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How to Deal With Depression and Anxiety as a Recent Veteran

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A Note from the Editor

November 11 is Veterans Day in the United States, a time to honor the men and women who have served our country in the military.

On this day, Laurel House, the nonprofit sponsor of www.rtor.org, honors the veterans on our staff who served: Jacinth Hall, Patrick McGrath, Keri Walker, and John Wooten.

We thank you for your service to our country and to Laurel House and the people it helps.

Jay Boll
Editor in Chief
Vice President Laurel House

Depression and anxiety were once silent torments that people dealt with in isolation. But society has evolved to a stage where we’re encouraged to tackle these problems openly in the way that works best for us.

Anyone can suffer from these mental health issues, with the U.S. Department of Veterans Affairs reporting that 11% of military personnel do at some point in their lives. This means that you or a veteran you know may have to deal with depression or anxiety.

We’ve highlighted four ways you can tackle these two things. See which one you think works best for you, and try it in your own time and at your own pace.

Talk to your family

Your family is anyone that you hold dear.

They’re friends, relatives, partners, or children – any of your loved ones. If you’re experiencing depression or anxiety as a veteran, it’s a good idea to talk to someone you consider to be family.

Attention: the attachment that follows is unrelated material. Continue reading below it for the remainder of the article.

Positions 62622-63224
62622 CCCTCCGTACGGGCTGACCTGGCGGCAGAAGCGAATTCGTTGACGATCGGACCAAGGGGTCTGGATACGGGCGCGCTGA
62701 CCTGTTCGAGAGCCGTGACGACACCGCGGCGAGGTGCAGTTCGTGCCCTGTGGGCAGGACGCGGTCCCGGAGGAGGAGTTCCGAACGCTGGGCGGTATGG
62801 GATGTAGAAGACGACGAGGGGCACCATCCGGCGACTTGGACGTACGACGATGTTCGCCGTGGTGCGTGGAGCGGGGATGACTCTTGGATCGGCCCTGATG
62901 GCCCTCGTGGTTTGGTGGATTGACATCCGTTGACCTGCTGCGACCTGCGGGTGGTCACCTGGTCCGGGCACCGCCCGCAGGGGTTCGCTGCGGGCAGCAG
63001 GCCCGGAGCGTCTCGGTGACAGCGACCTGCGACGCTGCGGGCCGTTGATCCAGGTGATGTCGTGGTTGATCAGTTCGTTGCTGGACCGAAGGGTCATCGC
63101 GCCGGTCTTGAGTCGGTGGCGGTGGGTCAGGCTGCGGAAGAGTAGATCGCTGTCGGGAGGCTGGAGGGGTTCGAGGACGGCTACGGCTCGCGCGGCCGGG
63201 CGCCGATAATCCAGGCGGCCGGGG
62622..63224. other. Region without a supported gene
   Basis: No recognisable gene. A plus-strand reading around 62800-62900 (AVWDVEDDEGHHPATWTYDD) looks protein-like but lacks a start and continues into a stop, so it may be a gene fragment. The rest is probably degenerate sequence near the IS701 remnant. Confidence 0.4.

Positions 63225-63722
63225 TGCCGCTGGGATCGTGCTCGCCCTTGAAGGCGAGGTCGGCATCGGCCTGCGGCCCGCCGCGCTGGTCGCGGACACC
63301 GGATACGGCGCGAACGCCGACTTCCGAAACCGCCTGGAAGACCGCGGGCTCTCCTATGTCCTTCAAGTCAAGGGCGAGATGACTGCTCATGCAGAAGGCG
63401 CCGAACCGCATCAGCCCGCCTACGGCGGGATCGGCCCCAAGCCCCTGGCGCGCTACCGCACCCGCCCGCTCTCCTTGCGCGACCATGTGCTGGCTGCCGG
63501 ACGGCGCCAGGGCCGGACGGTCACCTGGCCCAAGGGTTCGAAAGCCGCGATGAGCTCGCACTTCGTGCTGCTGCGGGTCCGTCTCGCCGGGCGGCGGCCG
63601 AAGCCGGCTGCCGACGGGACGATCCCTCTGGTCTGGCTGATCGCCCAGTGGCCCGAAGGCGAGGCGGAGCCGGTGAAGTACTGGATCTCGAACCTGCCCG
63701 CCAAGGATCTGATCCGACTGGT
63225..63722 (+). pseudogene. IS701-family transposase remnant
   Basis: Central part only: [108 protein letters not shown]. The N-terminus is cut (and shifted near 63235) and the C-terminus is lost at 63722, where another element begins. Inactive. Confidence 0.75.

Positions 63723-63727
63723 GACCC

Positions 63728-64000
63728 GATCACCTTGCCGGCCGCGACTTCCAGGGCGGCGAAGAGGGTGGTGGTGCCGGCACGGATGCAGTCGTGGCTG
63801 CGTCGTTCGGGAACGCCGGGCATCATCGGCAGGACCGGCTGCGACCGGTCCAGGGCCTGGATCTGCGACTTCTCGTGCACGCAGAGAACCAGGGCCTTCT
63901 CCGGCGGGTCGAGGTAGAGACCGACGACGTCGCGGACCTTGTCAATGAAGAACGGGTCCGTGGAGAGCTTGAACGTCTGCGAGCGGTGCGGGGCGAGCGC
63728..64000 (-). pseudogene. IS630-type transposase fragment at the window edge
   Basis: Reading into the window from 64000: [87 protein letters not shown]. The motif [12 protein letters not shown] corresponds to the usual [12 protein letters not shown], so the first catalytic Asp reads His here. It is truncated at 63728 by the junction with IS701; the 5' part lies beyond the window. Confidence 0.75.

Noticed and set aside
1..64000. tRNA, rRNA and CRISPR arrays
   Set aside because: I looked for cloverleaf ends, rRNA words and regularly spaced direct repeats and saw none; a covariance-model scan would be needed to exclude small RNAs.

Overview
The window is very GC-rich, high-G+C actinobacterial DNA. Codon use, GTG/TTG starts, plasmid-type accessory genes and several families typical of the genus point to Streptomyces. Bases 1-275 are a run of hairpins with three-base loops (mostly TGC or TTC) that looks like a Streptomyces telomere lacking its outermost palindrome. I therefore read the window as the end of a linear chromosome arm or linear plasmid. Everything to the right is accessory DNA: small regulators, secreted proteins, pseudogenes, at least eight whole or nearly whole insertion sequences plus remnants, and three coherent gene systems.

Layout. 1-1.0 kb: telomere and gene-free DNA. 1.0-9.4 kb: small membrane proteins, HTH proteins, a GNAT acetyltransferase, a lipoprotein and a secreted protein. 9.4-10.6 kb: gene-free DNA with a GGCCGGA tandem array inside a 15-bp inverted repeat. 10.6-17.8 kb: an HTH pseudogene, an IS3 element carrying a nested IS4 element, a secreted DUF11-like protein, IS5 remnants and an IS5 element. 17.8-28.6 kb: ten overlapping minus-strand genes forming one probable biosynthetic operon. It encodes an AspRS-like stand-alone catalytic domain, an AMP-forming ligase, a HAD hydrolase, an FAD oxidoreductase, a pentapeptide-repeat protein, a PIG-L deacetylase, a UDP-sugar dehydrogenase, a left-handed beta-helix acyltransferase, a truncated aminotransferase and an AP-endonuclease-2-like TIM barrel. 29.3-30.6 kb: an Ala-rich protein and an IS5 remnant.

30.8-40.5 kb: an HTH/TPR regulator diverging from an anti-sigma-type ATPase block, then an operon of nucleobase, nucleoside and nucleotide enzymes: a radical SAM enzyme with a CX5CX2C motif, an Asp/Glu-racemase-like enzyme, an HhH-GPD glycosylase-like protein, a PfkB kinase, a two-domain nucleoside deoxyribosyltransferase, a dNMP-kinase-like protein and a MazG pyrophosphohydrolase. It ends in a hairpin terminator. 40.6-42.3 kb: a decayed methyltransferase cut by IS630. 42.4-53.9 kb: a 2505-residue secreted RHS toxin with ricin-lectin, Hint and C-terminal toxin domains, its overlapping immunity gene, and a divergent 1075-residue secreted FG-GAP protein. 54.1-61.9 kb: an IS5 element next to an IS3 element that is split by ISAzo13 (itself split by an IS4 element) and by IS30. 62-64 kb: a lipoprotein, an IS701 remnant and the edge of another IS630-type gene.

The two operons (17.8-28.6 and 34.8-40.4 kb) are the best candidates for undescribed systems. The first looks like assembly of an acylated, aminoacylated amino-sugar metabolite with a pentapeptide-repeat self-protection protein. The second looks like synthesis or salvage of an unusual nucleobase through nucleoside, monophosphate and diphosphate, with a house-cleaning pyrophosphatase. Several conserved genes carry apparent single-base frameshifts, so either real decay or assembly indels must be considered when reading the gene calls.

Depression and anxiety can be very lonely things to deal with. Talking to a family member helps because it means you’re no longer alone. And the people you love want to help you because they care about you.

You should talk to your family in the way that works best for you, from an email to one person all the way up to a face-to-face conversation with multiple people.

The important thing is that you let them know how you feel.

Start an exercise regime

Exercise is anything that gives you a workout.

As a military person, you’ll be used to exercising regularly, and dropping your routine can cause mental health issues. By starting a new regime, you can regain some focus.

Exercise is proven to help with anxiety and depression. Doctors often recommend it during consultations, and the U.S. National Library of Medicine has published a paper looking at its impact on depression and anxiety.

The key to using exercise to deal with depression and anxiety is to do something you enjoy. This means that you don’t have to focus on any one thing or do it alone.

Indeed, if you choose a team sport for exercise, this could help you build new relationships and connections.

Chat with fellow veterans

Veterans include anyone who has served in the military.

They might be people of your unit that you toured with or complete strangers who hold different positions. Whatever their status, chatting with fellow veterans helps with depression and anxiety because they might have experienced the same issues you have.

Veterans are uniquely placed to understand what you’re going through. Specialists and family can offer you genuine and helpful support. However, it’s likely they don’t know the particular stresses that confront someone who was in the military.